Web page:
Etymology
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*meik- 

also *meig-, Proto-Indo-European root meaning "to mix." 

It forms all or part of: admix; admixture; immiscible; mash; meddle; medley; melange; melee; mestizo; metis; miscegenation; miscellaneous; miscible; mix; mixo-; mixture; mustang; pell-mell; promiscuous.

It is the hypothetical source of/evidence for its existence is provided by: Sanskrit misrah "mixed;" Greek misgein, mignynai "to mix, mix up, mingle; to join, bring together; join (battle); make acquainted with;" Old Church Slavonic mešo, mesiti "to mix," Russian meshat, Lithuanian maišau, maišyti "to mix, mingle," Welsh mysgu "to mix." 

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*ked- 
Proto-Indo-European root meaning "to go, yield."

It forms all or part of: abscess; accede; access; ancestor; antecede; antecedent; cease; cede; cession; concede; decease; exceed; excess; incessant; intercede; necessary; precede; predecessor; proceed; recede; recess; recession; secede; secession; succeed; success.

It is the hypothetical source of/evidence for its existence is provided by: Sanskrit sedhati "to drive, chase away;" Avestan apa-had- "turn aside, step aside;" Latin cedere "to yield, give place; to give up some right or property," originally "to go from, proceed, leave;" Old Church Slavonic chodu "a walking, going," choditi "to go."
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*men- (2)

Proto-Indo-European root meaning "to project." 

It forms all or part of: amenable; amount; cismontane; demeanor; dismount; eminence; eminent; imminence; imminent; menace; minacious; minatory; mons; montage; montagnard; monte; mount (n.1) "hill, mountain;" mount (v.) "to get up on;" mountain; mountebank; mouth; Osmond; Piedmont; promenade; prominence; prominent; promontory; remount; surmount; ultramontane.

It is the hypothetical source of/evidence for its existence is provided by: Sanskrit manya "nape of the neck;" Latin mons "mountain," eminere "to stand out;" Old Irish muin "neck," Welsh mwnwgl "neck," mwng "mane;" Welsh mynydd "mountain." 

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*ker- (2)

Proto-Indo-European root meaning "to grow."

It forms all or part of: accretion; accrue; cereal; Ceres; concrete; create; creation; creature; Creole; crescendo; crescent; crew (n.) "group of soldiers;" croissant; cru; decrease; Dioscuri; excrescence; excrescent; griot; increase; Kore; procerity; procreate; procreation; recreate; recreation; recruit; sincere.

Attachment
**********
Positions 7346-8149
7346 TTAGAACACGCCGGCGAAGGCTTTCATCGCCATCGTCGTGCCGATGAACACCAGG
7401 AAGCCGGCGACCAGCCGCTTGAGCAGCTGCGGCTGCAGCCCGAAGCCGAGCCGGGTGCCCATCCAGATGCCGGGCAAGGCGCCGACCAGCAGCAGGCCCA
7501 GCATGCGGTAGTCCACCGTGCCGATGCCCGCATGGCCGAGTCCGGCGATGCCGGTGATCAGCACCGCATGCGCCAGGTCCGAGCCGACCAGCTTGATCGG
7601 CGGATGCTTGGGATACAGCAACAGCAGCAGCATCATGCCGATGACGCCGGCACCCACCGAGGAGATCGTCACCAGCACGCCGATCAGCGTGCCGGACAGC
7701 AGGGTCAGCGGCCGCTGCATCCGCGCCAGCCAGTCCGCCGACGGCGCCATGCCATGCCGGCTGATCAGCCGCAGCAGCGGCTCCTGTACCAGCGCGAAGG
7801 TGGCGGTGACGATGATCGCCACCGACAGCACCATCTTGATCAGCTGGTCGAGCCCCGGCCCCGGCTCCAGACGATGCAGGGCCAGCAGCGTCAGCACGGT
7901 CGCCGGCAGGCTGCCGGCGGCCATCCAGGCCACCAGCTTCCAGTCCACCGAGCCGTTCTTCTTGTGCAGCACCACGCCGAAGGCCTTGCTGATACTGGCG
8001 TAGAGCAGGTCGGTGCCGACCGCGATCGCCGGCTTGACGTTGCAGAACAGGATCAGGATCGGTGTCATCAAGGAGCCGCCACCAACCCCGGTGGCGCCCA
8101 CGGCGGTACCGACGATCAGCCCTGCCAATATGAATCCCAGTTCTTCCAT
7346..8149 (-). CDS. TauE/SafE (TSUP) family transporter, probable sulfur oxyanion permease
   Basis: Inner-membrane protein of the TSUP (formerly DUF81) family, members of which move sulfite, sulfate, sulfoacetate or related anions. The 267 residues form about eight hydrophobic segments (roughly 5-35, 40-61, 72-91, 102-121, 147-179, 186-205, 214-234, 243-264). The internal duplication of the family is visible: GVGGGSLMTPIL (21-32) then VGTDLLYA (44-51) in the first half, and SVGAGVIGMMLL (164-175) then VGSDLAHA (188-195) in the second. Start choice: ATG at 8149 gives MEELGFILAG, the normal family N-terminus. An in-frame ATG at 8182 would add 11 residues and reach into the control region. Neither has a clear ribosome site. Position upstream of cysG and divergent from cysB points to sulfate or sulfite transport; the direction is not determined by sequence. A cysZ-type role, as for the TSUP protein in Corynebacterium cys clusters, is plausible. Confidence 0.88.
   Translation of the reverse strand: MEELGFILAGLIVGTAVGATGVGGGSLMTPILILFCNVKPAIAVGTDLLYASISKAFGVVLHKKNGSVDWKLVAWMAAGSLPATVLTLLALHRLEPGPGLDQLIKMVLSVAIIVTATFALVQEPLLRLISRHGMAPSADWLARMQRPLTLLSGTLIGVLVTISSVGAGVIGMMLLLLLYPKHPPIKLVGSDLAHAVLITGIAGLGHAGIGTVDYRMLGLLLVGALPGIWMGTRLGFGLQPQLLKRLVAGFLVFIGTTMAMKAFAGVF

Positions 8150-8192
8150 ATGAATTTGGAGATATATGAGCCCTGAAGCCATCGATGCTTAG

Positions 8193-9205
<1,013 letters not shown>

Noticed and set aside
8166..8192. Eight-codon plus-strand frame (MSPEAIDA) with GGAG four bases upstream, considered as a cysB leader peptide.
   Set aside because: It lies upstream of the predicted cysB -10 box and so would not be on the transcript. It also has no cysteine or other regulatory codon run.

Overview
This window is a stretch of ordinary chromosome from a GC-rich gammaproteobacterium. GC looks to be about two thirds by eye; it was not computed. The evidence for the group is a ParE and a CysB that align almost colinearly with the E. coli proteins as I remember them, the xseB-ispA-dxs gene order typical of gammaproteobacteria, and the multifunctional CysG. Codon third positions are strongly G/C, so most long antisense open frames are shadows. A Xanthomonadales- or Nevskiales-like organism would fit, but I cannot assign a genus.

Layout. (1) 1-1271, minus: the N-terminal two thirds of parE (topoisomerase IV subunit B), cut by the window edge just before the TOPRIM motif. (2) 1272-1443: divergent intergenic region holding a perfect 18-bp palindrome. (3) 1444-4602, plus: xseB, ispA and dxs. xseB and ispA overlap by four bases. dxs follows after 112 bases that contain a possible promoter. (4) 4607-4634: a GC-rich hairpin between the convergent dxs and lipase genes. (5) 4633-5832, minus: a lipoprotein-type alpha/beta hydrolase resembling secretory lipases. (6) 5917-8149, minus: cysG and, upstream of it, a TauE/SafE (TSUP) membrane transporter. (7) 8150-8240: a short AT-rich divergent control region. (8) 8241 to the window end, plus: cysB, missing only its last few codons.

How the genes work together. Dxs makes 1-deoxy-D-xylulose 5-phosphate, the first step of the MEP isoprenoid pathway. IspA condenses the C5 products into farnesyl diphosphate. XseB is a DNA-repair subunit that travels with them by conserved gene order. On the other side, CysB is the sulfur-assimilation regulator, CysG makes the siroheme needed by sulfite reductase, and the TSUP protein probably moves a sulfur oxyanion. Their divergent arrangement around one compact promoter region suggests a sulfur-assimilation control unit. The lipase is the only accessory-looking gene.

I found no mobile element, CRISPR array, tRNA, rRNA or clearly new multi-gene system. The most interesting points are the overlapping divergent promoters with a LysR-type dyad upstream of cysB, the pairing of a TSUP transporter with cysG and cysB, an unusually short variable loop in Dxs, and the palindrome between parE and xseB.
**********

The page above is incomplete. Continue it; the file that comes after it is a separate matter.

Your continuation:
It is the hypothetical source of/evidence for its existence is provided by: Greek kouros "boy," korē "girl;" Latin crescere "come forth, spring up, grow, thrive, swell," Ceres, goddess of agriculture, creare "to bring forth, create, produce;" Armenian serem "bring forth," serim "be born."

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*ser- (2)

Proto-Indo-European root meaning "to line up."

It forms all or part of: assert; assertion; assort; consort; desert (v.) "to leave one's duty;" desertion; dissertation; ensorcell; exert; exsert; insert; seriatim; seriation; series; sermon; serried; sorcerer; sorcery; sort.

It is the hypothetical source of/evidence for its existence is provided by: Sanskrit sarat- "thread;" Greek eirein "to fasten together in rows;" Latin serere "to join, link, bind together," series "row, chain, series, sequence, succession;" Gothic sarwa (plural) "armor, arms;" Old Norse sörve "necklace of stringed pearls;" Old Irish sernaid "he joins together;" Welsh ystret "a row."

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*keie- 

also keiə-, Proto-Indo-European root meaning "to set in motion."

It might form all or part of: behest; cinema; cinematography; citation; cite; excite; hest; hight; hyperkinetic; incite; kinase; kinematics; kinesics; kinesiology; kinesis; kinesthesia; kinesthetic; kinetic; kineto-; kino-; oscitant; recital; recitation; recite; resuscitate; solicit; solicitous; suscitate; telekinesis.

It is the hypothetical source of/evidence for its existence is provided by: Sanskrit cyavate "stirs himself, goes;" Greek kinein "to move, set in motion; change, stir up," kinymai "move myself;" Latin ciere (past participle citus, frequentative citare) "to set in motion, summon;" Gothic haitan "call, be called;" Old English hatan "command, call."